Insurance Archives - Harbor America

Benefits of Workers’ Compensation Insurance

By | Blog | No Comments

Did you know that while non-fatal workplace accidents are decreasing, fatal workplace accidents are increasing?[1] Workers’ compensation offers your business protection from work-related injury, illness, or death. Because workers’ compensation insurance is to protect businesses against workplace health and safety liability, it is imperative to find a workers’ compensation policy that best covers your business’s needs.

Here are some benefits that workers’ compensation insurance can provide your business:

  • Medical expenses. If an employee sustains a work-related illness or injury and needs medical attention, workers’ compensation insurance can cover the medical expenses for treatment. Medical expense coverage may include hospital visits, medical procedures, and prescriptions.
  • Lost wages. If an employee misses work due to illness or injury, workers’ compensation insurance can offer compensation to replace lost wages.
  • Disability and rehabilitation. More severe work-related illnesses or injuries may require an employee to seek recovery services. Workers’ compensation can help cover short-term disability and rehabilitation expenses.
  • Accident and life. If a work-related accident occurs that results in death, workers’ compensation insurance can offer benefits to the employee’s family members.
  • Compliance. While regulations vary from state to state, most businesses are legally required to have workers’ compensation insurance.
  • Liability. Workers’ compensation insurance can alleviate attorney fees, court costs, and settlements or judgments if your business is sued for negligence that resulted in a workplace injury or illness.

If you’re looking for a workers’ compensation policy that can be customized to your business needs and flexible payment plans, contact Harbor America. From pay-as-you-go workers’ compensation to full coverage and access to multiple carriers to no down payments and a team of dedicated workers’ compensation specialists, Harbor America is equipped with resources and diverse policies to assist businesses of all sizes to promote healthy and safe workplaces. Contact Harbor America for a free consultation today!


[1] Workplace Injury Statistics – 2019 Year-End Data for Workplace Accidents, Injuries, and Deaths

Exploring Qualifying Life Events

By | Blog | No Comments

While open enrollment happens only once per year, qualifying life events can occur unexpectedly, in the blink of an eye. Qualifying events, such as having a baby, losing health coverage, or becoming a citizen, can change the eligibility status for a person allowing them to enroll in health insurance coverage outside of the normal enrollment period. This period is called a special enrollment period (SLP).

An SLP is triggered by a qualifying life event and can last up to 60 days from the date of the qualifying event.

Other than those listed previously, qualifying life events can include any of the below, and more:

  • Change in coverage of the employer’s plan.
  • FMLA leave of absence
  • COBRA qualifying events, such as employment termination, reduction in employment hours, death of a covered employee, or employer bankruptcy, among others.
  • HIPAA special enrollment events, which include marriage, birth, or adoption. (Read more here.)
  • Medicare or Medicaid entitlement

Children of covered family members could lose coverage due to:

  • Turning 26 years old
  • No longer being a dependent of the covered parent or guardian
  • Death of covered parent guardian
  • Family member cutting benefits for dependents

In the event an employee experiences a life-changing event, it is important that they reach out to their human resources representative as early as possible to ensure there is little to no interruption or error in benefits.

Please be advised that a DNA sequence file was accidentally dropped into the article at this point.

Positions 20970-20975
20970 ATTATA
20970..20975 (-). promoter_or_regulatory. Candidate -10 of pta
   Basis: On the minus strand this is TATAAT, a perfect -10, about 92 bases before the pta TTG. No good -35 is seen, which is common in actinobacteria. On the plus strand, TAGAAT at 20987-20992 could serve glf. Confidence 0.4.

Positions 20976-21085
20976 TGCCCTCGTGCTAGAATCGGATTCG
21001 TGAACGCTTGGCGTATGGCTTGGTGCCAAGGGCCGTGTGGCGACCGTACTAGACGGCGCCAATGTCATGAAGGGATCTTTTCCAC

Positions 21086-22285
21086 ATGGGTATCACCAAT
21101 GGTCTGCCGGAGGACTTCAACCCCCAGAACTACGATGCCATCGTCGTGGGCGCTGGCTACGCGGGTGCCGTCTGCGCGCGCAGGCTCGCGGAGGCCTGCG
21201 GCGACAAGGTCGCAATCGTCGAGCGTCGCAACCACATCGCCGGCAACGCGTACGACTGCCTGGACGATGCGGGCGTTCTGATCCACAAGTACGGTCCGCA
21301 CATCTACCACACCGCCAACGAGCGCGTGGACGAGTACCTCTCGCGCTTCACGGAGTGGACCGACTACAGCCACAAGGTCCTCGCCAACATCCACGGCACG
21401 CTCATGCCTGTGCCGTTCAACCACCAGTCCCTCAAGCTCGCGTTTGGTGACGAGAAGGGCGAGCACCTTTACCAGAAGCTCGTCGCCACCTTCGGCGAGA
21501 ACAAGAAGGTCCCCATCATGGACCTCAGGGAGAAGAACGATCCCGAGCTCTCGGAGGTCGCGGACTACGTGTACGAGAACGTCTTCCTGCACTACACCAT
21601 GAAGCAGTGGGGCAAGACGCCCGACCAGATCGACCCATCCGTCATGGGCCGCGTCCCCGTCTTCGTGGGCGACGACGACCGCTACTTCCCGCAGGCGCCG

Qualifying life events do not cover situations like the insurance carrier dropping the insured due to nonpayment or voluntarily discontinuing coverage.

It is always preferred that a person elects benefits during open enrollment, however, qualifying life events can happen, changing the person’s circumstances making their election eligibility open outside of the normal enrollment period. Contact us to learn more about qualifying life events, improving your employee benefits options, or to speak with one of our licensed administrators.

LumberYard KeyPersonFAQs

Key Person Disability Insurance FAQs

By | Blog | No Comments

Each company, regardless of size, employs persons who are essential to the continued success of the business. Key person disability insurance was created to protect the business in the event one of their key members suffers an illness, injury, or accident resulting in a disability. Investors, stakeholders, and business owners are able to continue operations and manage finances without major disruption.


How are Key Persons defined?

A key-person or employee is defined as someone who may hold either the most important relationships, accounts, or sensitive information, knowledge, or skills vital to the continued success of the business.

To whom is the payment dispersed?

If needed, coverage is paid to the employer or business.

How are these claim premiums taxed?

Generally, in the US the premiums are not tax-deductible.

Aside from finances, what is the benefit of Key Person Disability Insurance?

Planning for any unforeseen events allows the business to have a contingency plan in place for recruiting, hiring, and replacing the key person.

What types of companies should consider adding Key Person Disability Insurance?

Any business that employs someone whose contributions cannot easily be replaced should consider Key Person Disability Insurance.

Clients have come to rely on the Harbor America team for expert advice pertaining to the continued success of their businesses and protecting the future of their employees. Contact Harbor America to learn more.

Short-Term Disability (STD) Basics

By | Blog | No Comments

Front-loaded with a short waiting period, short-term disability plans are in place to assist employees in replacing all or part of their income due to temporary inability to work.

What You Need to Know:

  • Trigger events are any illness or injury that prevents you from working will initiate Short-Term Disability.